Israel’s Knesset is set to hold a special emergency "coronavirus cabinet" late Saturday night where government officials will vote on enacting a complete closure of…

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Israel Moves To Ban All Foreigners From Entry Amid Omicron Variant Fears

Israel's Knesset is set to hold a special emergency "coronavirus cabinet" late Saturday night where government officials will vote on enacting a complete closure of the country to foreign travel. The ban will tentatively be in effect for the next two weeks.

Already Israel has banned all foreigners arriving from the majority of African countries in recent days on fears that the highly-mutated Omicron coronavirus variant, which first emerged in South Africa, could be the next deadly wave - and with the vaccine possibly doing little to stop it.

AFP/Getty Images

The greatly tightened travel and tourist restrictions are expected to be announced late Saturday night or early Sunday. It's expected to also include a new mandatory quarantine of three days or more for vaccinated Israeli citizens who've returned from traveling abroad. For unvaccinated inbound Israeli citizens the quarantine will be a week.

The fresh travel rules come as authorities scramble to do contact tracing on exposures related to at least one confirmed Omicron case:

Authorities are scrambling to locate 800 Israelis who may have been exposed to the new Omicron variant of COVID-19, a defense official said Saturday.

The Health Ministry confirmed one case of the new variant in Israel, and said there were seven other suspected cases who were awaiting test results.

Four of the suspected cases returned to Israel recently from international travel, and three had not traveled, raising fears of community transmission in Israel.

Prime Minister Bennett ahead of the vote said the government is "preparing for any scenario." And concerning the new still somewhat mysterious variant, the country's interior minister said, "It looks like it might be more infectious, so we’re taking action as fast as possible."

Just days ago the health minister Nitzan Horowitz announced that Israelis will likely have to get a fourth shot, also as children between the ages of 5 to 11 have begun receiving the jab. Ironically the foreign tourist ban is now being re-imposed for one of the most highly vaxxed nations on earth.

At least 80% of all Israelis 16 and older are now considered fully vaccinated.

Tyler Durden Sat, 11/27/2021 - 23:15

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“The Omicron Variant” – Magic Pills, Or Solving The Africa Problem?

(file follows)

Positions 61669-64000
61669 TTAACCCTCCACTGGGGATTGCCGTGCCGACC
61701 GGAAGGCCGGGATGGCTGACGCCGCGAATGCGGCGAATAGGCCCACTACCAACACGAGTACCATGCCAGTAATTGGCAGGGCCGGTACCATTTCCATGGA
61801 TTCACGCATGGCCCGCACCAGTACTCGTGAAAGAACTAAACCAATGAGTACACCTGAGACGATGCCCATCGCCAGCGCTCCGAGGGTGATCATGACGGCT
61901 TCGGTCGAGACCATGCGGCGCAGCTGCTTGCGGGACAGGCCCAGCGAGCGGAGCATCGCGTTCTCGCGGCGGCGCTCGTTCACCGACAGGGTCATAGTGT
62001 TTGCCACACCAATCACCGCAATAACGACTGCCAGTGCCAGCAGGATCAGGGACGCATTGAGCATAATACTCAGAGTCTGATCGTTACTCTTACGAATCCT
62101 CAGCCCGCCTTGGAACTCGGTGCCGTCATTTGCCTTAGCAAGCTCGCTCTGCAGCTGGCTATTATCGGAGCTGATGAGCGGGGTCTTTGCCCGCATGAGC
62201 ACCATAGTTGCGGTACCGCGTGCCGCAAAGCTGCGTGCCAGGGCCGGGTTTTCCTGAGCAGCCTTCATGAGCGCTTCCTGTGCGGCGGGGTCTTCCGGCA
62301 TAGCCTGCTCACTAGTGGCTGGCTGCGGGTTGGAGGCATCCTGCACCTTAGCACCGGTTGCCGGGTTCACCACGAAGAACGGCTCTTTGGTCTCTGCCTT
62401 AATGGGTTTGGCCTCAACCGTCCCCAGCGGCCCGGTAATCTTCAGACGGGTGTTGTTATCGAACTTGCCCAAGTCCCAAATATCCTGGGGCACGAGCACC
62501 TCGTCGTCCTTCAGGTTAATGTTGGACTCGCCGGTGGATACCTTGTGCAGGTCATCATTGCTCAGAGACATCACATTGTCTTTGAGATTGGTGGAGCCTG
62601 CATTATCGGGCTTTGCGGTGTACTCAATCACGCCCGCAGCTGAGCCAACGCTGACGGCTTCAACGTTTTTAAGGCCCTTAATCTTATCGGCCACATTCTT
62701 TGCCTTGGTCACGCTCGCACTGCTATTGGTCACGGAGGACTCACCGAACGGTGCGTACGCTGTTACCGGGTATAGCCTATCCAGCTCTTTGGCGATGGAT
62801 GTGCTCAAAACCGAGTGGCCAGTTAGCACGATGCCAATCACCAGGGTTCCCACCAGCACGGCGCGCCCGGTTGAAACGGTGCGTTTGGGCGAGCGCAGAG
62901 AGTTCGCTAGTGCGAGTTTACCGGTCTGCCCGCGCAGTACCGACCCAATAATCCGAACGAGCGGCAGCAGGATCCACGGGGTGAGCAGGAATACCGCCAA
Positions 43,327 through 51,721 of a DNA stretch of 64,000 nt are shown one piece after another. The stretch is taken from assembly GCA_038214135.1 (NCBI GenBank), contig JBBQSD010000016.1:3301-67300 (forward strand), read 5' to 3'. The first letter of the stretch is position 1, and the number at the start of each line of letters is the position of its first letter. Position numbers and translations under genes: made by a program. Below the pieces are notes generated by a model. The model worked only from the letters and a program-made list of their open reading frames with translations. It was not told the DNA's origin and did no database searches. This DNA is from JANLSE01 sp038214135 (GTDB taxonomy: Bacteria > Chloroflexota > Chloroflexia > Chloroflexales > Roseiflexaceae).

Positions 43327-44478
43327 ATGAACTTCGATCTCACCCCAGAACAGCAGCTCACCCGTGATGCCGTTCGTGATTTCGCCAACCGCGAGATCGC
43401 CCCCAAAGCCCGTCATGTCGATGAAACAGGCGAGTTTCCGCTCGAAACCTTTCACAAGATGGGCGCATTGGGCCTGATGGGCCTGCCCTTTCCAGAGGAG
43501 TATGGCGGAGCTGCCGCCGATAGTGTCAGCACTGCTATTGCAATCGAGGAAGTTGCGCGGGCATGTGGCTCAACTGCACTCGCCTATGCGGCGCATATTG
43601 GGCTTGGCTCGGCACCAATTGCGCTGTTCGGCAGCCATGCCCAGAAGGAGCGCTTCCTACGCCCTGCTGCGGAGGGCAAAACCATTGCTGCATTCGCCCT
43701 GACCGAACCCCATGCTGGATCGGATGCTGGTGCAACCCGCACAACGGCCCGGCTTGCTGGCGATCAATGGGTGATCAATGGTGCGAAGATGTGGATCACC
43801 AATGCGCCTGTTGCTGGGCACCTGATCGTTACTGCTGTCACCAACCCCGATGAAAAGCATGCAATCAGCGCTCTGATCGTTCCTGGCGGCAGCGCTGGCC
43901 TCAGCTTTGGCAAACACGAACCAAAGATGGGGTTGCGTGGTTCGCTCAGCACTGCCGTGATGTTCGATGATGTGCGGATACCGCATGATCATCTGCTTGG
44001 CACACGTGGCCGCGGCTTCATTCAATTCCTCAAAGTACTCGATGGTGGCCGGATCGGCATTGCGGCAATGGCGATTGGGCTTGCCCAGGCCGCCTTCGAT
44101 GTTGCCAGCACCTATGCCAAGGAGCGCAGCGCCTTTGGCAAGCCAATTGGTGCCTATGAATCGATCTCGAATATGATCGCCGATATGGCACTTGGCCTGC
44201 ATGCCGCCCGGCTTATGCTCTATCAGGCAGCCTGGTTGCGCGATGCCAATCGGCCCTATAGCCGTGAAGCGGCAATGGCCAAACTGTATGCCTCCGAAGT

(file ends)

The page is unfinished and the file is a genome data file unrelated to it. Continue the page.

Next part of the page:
"The Omicron Variant" – Magic Pills, Or Solving The Africa Problem?

Authored by Kit Knightly via Off-Guardian.org,

Yesterday the WHO labelled the sars-cov-2 variant B.1.1.529 as a “variant of concern” and officially named it “Omicron”.

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"The Omicron Variant" – Magic Pills, Or Solving The Africa Problem?

Authored by Kit Knightly via Off-Guardian.org,

Yesterday the WHO labelled the sars-cov-2 variant B.1.1.529 as a “variant of concern” and officially named it “Omicron”.

This was as entirely predictable as it is completely meaningless. The “variants” are just tools to stretch the story out and keep people on their toes.

If you want to know exactly how the Omicron variant is going to affect the narrative, well The Guardian has done a handy “here’s all the bullshit we’re gonna sell you over the next couple of weeks” guide:

  • The Omicron variant is more transmissable, but they don’t know if it’s more dangerous yet (keeping their options open)

  • It originated in Africa, possible mutating in an “untreated AIDS patient” (sick people are breeding grounds for dangerous “mutations”)

  • “it has more than double the mutations of Delta…scientists anticipate that the virus will be more likely to infect – or reinfect – people who have immunity to earlier variants. (undermining natural immunity, selling more boosters, keeping the scarefest going)

  • “Scientists are concerned” that current vaccines may not be as effective against the new strain, they may need to be “tweaked” (get your boosters, and the new booster we haven’t invented yet)

  • “Scientists expect that recently approved antiviral drugs, such as Merck’s pill, will work as effectively against the new variant” (more on this later)

  • It’s already spreading around the world, and travel bans may be needed to prevent the need for another lockdown

We’re already seeing preparations for more “public health measures”, with the press breathlessly quoting “concerned” public health officials. We’re being told that a new lockdown won’t be necessary…as long as we remember to get boosted and wear masks and blah blah blah.

Generally speaking, it’s all fairly boilerplate scary nonsense. Although it is quite funny that the Biden administration has already put a bunch of African nations on a travel ban list, when Biden called Trump a racist for doing the same thing in 2020.

AFRICA

It’s interesting that the new variant has allegedly come from Africa, perhaps “mutating in the body of an AIDS patient”, since Africa has been the biggest hole in the Covid narrative for well over a year.

Africa is by far the poorest continent, it is densely populated, malnourishment and extreme poverty are endemic across many African nations, and it is home to more AIDS patients than the entire rest of the world combined. And yet, no Covid crisis.

This is a weak point in the story, and always has been.

Last Summer, the UK’s virus modeller-in-chief Neil Ferguson attempted to explain it by arguing that African nations have, on average, younger populations than the rest of the world, and Covid is only a threat to the elderly. But five minutes of common sense debunks that idea.

The reason Africa has a younger population, on average, is that – on average – they are much sicker.

There are diseases endemic to large parts of Africa that are all but wiped out in most of the Western world. Cholera, typhus, yellow fever, tuberculosis, malaria. Access to clean water, and healthcare are also much more limited.

And while it has been nailed into the public mind that being elderly is the biggest risk factor for Covid, that is inaccurate. In fact, the biggest risk factor for dying “of Covid” is, and always has been, already dying of something else.

The truth is that any REAL dangerous respiratory virus would have cut a bloody swath across the entire continent.

Instead, as recently as last week, we were getting articles about how Africa “escaped Covid”, and the continent’s low covid deaths with only 6% of people vaccinated is “mystifying” and “baffling” scientists.